Objective: To identify factors that predict failure of linear salpingostomy requiring salpingectomy for ectopic pregnancy.
Methods: Using a retrospective cohort, we examined the various risk factors of women with ectopic pregnancies presenting for conservative laparoscopic management. Success or failure of laparoscopic linear salpingostomy was the primary end point.
Results: One hundred fifty-seven women underwent laparoscopic linear salpingostomy for ectopic pregnancy, of whom 120 had successful procedures and 36 had unsuccessful operations because of bleeding and needed subsequent salpingectomy either by laparoscopy or laparotomy. The likelihood of success of laparoscopic linear salpingostomy was unrelated to gestational age, size of the ectopic pregnancy, surgical technique, or experience of the surgeon or resident. However, median (quartiles) serum beta hCG levels were significantly higher in patients who underwent failed salpingostomy (10,103 [3549-19, 962] IU/L) compared with those who underwent successful salpingostomy (1692 [565-3971] IU/L, P < .01). Median blood loss (225 [181-562] mL versus 100 [50-200] mL, respectively, P < .01) and mean (+/- standard error of the mean [SEM]) operating times (111.1 +/- 6.1 minutes versus 76.8 +/- 2.3 minutes, P < .01) were significantly greater with failed salpingostomy followed by salpingectomy, compared with successful salpingostomy.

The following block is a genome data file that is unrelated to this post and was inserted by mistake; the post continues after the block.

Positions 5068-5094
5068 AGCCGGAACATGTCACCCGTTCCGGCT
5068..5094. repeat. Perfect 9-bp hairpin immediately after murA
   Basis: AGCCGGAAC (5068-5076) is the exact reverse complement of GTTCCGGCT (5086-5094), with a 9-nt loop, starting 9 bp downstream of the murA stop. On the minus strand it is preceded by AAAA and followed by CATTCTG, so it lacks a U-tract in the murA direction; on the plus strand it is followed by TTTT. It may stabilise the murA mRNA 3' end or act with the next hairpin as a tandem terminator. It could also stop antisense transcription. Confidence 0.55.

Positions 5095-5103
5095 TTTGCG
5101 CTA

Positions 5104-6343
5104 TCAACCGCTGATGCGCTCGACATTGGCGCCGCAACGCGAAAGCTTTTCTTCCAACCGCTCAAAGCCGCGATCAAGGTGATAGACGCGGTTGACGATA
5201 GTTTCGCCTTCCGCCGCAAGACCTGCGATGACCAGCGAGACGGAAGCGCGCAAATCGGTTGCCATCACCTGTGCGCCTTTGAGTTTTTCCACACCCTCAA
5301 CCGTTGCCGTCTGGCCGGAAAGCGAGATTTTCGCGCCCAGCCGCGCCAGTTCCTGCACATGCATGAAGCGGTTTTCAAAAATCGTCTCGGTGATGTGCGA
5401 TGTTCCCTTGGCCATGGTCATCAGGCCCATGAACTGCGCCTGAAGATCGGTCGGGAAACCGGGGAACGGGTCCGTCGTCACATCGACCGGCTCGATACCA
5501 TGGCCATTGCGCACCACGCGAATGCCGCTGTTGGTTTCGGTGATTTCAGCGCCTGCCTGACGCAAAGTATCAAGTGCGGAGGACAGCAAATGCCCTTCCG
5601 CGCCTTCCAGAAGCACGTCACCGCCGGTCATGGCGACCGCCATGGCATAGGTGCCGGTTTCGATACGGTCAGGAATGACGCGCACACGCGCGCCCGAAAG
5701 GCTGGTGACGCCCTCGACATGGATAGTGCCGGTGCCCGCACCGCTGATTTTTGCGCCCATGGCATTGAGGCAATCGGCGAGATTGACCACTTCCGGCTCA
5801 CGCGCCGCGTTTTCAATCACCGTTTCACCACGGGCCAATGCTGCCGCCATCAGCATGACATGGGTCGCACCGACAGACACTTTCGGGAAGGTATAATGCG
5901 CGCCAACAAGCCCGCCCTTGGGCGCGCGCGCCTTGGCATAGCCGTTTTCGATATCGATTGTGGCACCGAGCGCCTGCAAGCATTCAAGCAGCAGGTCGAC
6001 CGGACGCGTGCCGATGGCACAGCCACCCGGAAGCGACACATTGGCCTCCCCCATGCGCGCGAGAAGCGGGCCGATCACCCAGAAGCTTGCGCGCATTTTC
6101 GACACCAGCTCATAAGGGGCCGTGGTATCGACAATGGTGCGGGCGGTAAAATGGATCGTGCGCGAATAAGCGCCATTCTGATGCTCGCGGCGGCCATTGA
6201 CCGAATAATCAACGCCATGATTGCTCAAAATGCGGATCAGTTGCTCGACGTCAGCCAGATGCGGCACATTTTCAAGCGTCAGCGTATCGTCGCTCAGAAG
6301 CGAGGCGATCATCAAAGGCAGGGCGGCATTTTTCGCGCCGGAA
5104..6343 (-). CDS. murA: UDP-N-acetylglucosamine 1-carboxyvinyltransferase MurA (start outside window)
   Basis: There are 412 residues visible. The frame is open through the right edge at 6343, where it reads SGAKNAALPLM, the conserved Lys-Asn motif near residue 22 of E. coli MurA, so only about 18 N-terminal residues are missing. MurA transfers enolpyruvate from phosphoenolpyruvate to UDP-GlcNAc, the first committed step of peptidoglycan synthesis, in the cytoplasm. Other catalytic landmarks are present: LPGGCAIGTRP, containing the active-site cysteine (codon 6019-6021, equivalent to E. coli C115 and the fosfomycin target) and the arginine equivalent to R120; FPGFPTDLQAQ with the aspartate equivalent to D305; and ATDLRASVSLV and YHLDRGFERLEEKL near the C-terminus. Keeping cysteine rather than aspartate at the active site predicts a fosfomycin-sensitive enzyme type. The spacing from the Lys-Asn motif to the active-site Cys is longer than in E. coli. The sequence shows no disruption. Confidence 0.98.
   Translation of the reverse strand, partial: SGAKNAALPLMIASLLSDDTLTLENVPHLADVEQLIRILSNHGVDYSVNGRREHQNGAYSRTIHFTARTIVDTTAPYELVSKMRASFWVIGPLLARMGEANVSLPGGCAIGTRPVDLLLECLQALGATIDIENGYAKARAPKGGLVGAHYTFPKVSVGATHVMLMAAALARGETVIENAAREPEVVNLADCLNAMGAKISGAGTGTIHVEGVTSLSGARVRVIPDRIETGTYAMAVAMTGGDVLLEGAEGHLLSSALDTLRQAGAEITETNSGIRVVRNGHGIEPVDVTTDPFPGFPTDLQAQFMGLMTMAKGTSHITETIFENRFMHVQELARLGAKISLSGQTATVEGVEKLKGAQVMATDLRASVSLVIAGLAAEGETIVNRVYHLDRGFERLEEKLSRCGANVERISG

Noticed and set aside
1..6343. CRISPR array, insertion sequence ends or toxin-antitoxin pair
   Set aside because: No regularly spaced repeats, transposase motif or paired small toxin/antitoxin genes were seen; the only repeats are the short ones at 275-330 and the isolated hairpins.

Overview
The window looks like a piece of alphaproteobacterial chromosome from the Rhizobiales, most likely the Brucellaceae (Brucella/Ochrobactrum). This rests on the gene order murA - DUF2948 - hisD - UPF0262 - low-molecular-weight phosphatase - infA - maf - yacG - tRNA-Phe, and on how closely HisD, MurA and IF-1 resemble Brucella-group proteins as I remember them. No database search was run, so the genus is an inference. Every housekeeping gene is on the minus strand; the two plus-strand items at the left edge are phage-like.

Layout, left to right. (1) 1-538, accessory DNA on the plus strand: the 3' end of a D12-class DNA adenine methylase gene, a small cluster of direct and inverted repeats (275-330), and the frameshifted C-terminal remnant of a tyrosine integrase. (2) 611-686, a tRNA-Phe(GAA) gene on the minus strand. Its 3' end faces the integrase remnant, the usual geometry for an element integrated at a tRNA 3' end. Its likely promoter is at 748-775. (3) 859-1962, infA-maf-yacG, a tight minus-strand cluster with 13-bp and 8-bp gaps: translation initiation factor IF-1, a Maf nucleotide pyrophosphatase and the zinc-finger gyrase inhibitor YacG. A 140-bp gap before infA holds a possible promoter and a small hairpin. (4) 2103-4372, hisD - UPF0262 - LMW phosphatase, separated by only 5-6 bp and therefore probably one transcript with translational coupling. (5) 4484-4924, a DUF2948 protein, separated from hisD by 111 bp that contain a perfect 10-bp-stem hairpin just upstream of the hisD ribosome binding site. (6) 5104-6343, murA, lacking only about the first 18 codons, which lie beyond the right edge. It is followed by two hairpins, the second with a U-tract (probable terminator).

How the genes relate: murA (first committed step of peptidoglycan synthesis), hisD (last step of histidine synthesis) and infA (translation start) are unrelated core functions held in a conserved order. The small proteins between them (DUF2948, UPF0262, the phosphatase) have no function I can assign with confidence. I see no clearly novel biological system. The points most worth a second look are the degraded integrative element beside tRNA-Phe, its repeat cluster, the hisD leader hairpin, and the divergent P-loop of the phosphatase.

Conclusion: Preoperative serum beta hCG level was the only significant determinant of failure of laparoscopic linear salpingostomy for ectopic pregnancy. Morbidity due to intraoperative blood loss and operating time was significantly increased as a result of attempting and failing to complete laparoscopic linear salpingostomy.
(C) 1998 The American College of Obstetricians and Gynecologists